|Apr-21-05|| ||jediknightness: i dont see why white gives in here
Nf3 saves him. it would play something like this: Nf3 Rxf3, Rxg2, if Rf1+ then queen simply takes
Tell me if im missing something here.
|Apr-21-05|| ||BlazingArrow56: <jedi> 34. Nf3 Qxh3+ mates. |
|Apr-21-05|| ||dbquintillion: <jedi> 35. Nf3 Qxh3+ 36. Nh2 Qxh2# |
|Apr-21-05|| ||jediknightness: ah, heh, wow, its amazing how something so simple evades me. lol *shoots self* |
|Apr-21-05|| ||soberknight: White's first mistake was 7 e5?, where 7 exd5 is "book." |
|Apr-21-05|| ||WannaBe: According to Shredder 9, last book move was 11 ... Qg3 then white went off the book.|
First (according to blunder check) is black 14. ... Bf5, where Shredder 9 liked Ng4xf4
First white mistake is 15. Bb4 where Shredder likes e6.
|Apr-21-05|| ||soberknight: I based my comment on the following note by Steinitz on 7 e5? in a recent Game of The Day, Showalter vs Gossip, 1889:|
<The advance is not favorable to his game on general principles,
as it establishes a strong majority of pawns on the Q side
for the opponent, and his own e-pawn is practically lost. The
proper play is 7.exd5 cxd5 8.Bb5+ Bd7 9.Bxd7+ Qxd7 10.O-O
Be7 11.Nd2, as played by Senor Golmayo (White) in a match
against Captain Mackenzie at Havana. See "Modern Chess
Instructor," Part 1, p. 66.>
Perhaps I was inaccurate to use the term "book." Not every move discussed in standard opening manuals is good. For example, as I remember, MCO discusses the Steinitz King's Gambit (1 e4 e5 2 f4 exf4 3 Nc3?!) even though White's third move is dangerous.
|Apr-21-05|| ||Saph: Good evening everyone. If the game proceeded 35.Nxg2 Qh3#, would this be considered a smothered mate or something else?|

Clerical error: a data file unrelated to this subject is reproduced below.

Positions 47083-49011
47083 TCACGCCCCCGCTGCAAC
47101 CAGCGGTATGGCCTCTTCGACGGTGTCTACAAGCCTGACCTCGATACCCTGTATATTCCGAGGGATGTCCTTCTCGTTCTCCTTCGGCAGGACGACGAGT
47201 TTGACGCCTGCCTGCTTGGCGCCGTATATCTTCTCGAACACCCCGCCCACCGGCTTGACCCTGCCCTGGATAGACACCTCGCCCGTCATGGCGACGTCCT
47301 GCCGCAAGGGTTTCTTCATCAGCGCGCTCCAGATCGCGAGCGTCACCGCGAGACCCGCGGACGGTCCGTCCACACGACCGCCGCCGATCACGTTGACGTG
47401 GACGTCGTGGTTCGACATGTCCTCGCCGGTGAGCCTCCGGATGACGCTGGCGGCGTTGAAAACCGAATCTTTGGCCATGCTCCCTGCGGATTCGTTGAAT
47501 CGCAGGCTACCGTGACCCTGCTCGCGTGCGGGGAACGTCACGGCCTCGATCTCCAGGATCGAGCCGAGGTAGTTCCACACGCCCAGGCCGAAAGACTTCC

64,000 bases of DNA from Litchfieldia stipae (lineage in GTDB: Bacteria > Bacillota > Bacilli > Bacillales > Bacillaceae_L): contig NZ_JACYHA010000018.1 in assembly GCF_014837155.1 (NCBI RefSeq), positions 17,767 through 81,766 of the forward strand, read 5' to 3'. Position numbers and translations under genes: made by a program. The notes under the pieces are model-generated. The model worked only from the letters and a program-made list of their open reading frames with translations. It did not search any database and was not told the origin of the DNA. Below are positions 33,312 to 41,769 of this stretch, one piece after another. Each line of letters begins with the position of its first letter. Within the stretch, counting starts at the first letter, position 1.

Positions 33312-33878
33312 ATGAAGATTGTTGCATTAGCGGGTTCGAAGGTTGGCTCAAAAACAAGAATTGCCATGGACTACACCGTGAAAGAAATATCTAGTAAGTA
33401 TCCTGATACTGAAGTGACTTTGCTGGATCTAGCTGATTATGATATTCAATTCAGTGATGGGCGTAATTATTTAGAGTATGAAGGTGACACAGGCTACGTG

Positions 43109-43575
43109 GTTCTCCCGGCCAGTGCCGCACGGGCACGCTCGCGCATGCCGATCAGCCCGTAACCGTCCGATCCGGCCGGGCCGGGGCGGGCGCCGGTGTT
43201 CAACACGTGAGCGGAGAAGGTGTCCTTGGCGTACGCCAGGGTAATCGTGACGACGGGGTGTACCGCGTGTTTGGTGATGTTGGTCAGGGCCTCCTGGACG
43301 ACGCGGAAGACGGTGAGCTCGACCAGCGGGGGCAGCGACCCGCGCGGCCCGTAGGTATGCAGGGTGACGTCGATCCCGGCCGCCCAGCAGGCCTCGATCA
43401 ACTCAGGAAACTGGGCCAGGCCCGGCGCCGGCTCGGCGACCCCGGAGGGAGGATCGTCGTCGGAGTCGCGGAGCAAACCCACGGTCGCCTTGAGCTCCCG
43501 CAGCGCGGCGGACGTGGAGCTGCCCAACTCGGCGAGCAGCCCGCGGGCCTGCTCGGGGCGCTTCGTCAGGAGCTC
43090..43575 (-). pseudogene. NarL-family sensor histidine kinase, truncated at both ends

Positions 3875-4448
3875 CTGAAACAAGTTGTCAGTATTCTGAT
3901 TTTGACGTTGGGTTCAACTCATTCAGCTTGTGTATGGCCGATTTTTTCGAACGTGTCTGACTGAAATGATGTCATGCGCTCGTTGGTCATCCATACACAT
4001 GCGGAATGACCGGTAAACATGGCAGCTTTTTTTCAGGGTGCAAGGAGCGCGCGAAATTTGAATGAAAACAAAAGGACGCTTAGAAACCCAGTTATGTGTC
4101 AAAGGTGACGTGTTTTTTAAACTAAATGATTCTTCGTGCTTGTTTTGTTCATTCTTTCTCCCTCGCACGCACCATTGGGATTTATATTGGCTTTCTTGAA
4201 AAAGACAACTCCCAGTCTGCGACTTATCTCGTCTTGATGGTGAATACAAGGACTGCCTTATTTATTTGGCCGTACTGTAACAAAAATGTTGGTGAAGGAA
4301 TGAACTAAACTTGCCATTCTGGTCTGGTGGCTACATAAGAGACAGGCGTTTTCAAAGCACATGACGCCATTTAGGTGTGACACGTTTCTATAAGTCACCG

Thanks if you can help me!
|Apr-21-05|| ||PaulLovric: <jediknightness> Qh3, then it is over bar the shouting |
|Apr-21-05|| ||zb2cr: <Saph>,
No. Smothered mate has a particular definition, which entails the mate being
delivered by a Knight and the opposing King having no moves.
|Apr-21-05|| ||kevin86: <jediknightness> no doubt you shot yourself with a lightsaber right? lol|
A true smothered mate involves a knight checking a king that has no moves because all adjacent squares are occupied by friendly forces-and of course it's checkmate because the knight cannot be taken.NOTE:The third possible excape mode from a check-interposition- is of course impossible on any knight check.
|Apr-21-05|| ||WannaBe: I believe I have erred on my previous post. (14... Nxf4)
There are no piece on f4... f2 is a possibility.
Don't have my Shredder with me right now... Sorry
for the post people.
|Apr-21-05|| ||hypermodern: being black, I might have been struck with excitment to just go ...10. Bxf2+ to just start a K-side lockdown.|
Most of the play the entire game is on 1/2 of the board...no real Q-side action at all, suprising cause white takes the effort weaken blacks Q-side & pawn chain..but nothing happens...e5 just hanging in limbo seemed prefered
to bad it wasn't a Reti game of the day :-)
|Apr-21-05|| ||cuedeefour: 6.Bd3 is weak. According to MCO-14 6. e5 is better to which Black should reply 6...Qe7 (6...Nd5 and 6...Ne4 are better for White) |
|Apr-21-05|| ||samvega: <6.Bd3 is weak> That doesn't quite seem right. There are plenty of examples on the db of wins for white with 6.e5, in games involving strong players. |
|Apr-25-05|| ||patzer2: Black's 28...Re2! refutes White's Knight Fork of his two Rooks by creating a decisive counter attack on the weakened castled position. The final deflection with 34...Rxg2! leaves Black facing multiple mates in one or two moves.|
|Apr-25-05|| ||patzer2: Judd went for a cheap tactic with 15. Bb4?, hoping for 15...Bxb4?? 16. fxg3 I suppose.|
Instead, Fritz 8 indicates White has a surprisingly strong move with the pawn sacrifice 15. e6!:
15. e6! Bxe6 (15... Bxd3 16. cxd3 Nxf2 17. exf7+ Kd7 18. Rxf2 Bxf2+ 19. Qxf2 Qxf2+ 20. Kxf2 Rf8 21. Ne5+ Ke6 22. Re1 Rf5+ 23. Kg1 c5 24. Ng6+ Kxf7 25. Nxf8 Kxf8 ) 16. Bg6 Bxf2+ 17. Kh1 Ne3 18. Rxf2 Qxg6 19. Qxe3 (+3.34 @ 12 depth & 1120kN/s).
Perhaps Black can survive after 15. e6! Nxf2!? 16. exf7+ Kf8 17. Rxf2 Bxf2+ 18. Qxf2 Qxf2+ 19. Kxf2 c5 20. Rf1 Bxd3 21. cxd3 Rf5 22. Kg1 d4 23. Ba5 Kxf7 24. Nxh4 Rxf1+ 25. Kxf1 Ke6 26. Nf3 Rb8 27. b3 Kd6 28. Nd2 Kc6 29. h4 Rh8 30. g3 a6 31. Ne4 Rf8+ 32. Ke2 Rh8 33. Bd2 , when Black's Rook may be good for a draw against White's extra pawn and two pieces.
|Jun-10-12|| ||vinidivici: dude, what happen if white 15.Bxf5 then i think Rxf5
And now white can do 16.hxg4 ??|
|Apr-05-15|| ||zanzibar: I've extracted the game with Pillsbury's own notes from <ACM v2 Jan 1899 No 7 p321>:|